First, work out how much disk capacity you need. If you are planning to use a Nas as a backup drive for all household computers, for example, it will need at least as much capacity as the combined data stored on all the individual drives. To find out this amount, click Start followed by My Computer (or Computer), right-click the hard disk icon and choose Properties. Now note down the ‘Used space’ figure. Repeat this for all the drives on all the computers, and add up the numbers. We recommend adding at least half as much again to the total used space, but you may want to consider buying a Nas that’s able to cope with as much as double the amount of data you think you need.
Next, decide on a Nas and the disk or disks you’re going to use with it. We’re using a Qnap TS-210. This has two drive bays and can work with either one or two hard disks. Other devices may have more bays, or just the one. If you have spare hard disks that you intend to use, bear in mind that any data they contain will be wiped. Remember, the drives inserted into the Nas device need to have sufficient combined capacity to cover the amount of data calculated in Step 1. Also, be sure to buy (or use) the correct type of disk (IDE or Sata) for the Nas device you have chosen – all modern Nas devices should use Sata disks.
All Nas units are subtly different in the way they are set up, but they follow a broadly similar path. Open the device’s case – usually there will be some screws on the back or front, or a back plate may slide off to reveal the drive bays. Insert the disk or disks so that the connection sockets on the backs of the disks match up with the plugs built into the Nas device. Then close it up. Plug the Nas device’s network cable into your router, connect the power cable and switch it on. Insert the installation disc that came with the product into your computer’s CD or DVD drive, and launch the software to begin the configuration process.
This is where things can get tricky. If you’re lucky, the computer will detect the Nas device – if so, just follow the prompts – but we have experienced numerous situations where manufacturer’s software has failed to detect the Nas. This is especially true when connected through Homeplug adapters or a Wifi connection, so in an ideal world try connecting both the device and the computer directly to the router using an Ethernet cable. Now check the Windows network settings to ensure you can access files on the network. In Windows 7 or Vista, right-click the Network icon in the Notification Area, click the Open Network and Sharing Center link and check the options at the bottom of the page. In XP, click Start followed by Run, type control folders and press Enter. Now select the View tab, scroll to the bottom of the list and click to tick the ‘Use simple file sharing (Recommended)’ box.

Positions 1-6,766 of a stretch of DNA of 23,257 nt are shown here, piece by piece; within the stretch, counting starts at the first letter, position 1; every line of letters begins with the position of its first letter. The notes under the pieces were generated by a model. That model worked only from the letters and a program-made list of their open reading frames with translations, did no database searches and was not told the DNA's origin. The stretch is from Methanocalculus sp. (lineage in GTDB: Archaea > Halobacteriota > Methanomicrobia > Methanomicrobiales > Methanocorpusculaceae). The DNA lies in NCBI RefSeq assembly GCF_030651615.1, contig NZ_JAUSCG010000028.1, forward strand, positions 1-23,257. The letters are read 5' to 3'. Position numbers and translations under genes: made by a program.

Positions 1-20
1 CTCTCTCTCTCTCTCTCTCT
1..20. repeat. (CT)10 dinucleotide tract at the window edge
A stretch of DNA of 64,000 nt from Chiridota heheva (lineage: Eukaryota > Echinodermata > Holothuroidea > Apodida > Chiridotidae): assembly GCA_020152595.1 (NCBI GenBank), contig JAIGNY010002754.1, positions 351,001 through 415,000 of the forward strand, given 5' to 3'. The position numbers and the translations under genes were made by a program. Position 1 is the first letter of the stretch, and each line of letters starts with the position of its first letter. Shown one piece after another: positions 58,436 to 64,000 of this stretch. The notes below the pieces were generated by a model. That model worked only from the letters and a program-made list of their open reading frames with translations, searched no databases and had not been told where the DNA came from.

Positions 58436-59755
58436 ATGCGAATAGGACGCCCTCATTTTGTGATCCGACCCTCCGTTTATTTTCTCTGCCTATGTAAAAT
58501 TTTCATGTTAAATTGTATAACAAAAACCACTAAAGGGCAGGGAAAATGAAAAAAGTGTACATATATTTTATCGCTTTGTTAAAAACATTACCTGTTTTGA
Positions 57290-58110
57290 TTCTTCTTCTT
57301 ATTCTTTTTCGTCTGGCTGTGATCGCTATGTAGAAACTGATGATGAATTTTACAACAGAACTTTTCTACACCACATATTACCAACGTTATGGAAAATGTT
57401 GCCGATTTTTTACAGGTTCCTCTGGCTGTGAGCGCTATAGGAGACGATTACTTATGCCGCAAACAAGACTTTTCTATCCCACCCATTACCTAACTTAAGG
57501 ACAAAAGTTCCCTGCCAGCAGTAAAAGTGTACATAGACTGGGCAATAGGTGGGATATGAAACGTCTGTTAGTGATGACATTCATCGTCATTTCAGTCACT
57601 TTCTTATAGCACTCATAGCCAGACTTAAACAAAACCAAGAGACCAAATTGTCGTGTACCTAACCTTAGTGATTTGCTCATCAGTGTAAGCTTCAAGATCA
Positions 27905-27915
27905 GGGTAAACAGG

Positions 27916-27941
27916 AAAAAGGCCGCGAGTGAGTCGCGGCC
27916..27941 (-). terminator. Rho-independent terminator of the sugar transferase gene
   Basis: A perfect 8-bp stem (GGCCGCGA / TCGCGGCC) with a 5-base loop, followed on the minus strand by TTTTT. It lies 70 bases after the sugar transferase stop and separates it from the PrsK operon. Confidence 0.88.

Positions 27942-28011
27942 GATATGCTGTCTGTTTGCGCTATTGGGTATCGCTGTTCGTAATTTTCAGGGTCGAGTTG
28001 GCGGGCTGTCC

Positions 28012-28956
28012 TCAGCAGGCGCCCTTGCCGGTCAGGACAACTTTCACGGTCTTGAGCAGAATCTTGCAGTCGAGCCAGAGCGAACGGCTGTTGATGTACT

If the device is detected by the software, you will see it in the list, as shown. For our Qnap model, the next step is to click the item in the list, then click Configure. From here, configuration will be done by going to the device’s address in a web browser. Clicking the Configure button should lead there, or you can type the displayed IP address digits into a web browser’s address bar. You will be asked to supply the username and password, which will be listed in the manual – in our case both are ‘admin’. From here you can change the username and password and format (prepare) the disks for use.
To format the disk or disks, click Disk Management in the menu, then Volume Management (on other models, look for similar options). Although most Nas devices can combine two disks into a single ‘volume’, we are going to keep them separate for simplicity. Click ‘Create single disk volume’, or the equivalent, and follow the prompts for each disk. You can then go back into the finder software and click the device’s entry in the list, then click Connect (it may be called Map or something similar in your software) to make Windows recognise the disk with a drive letter so you can access it from My Computer/Computer.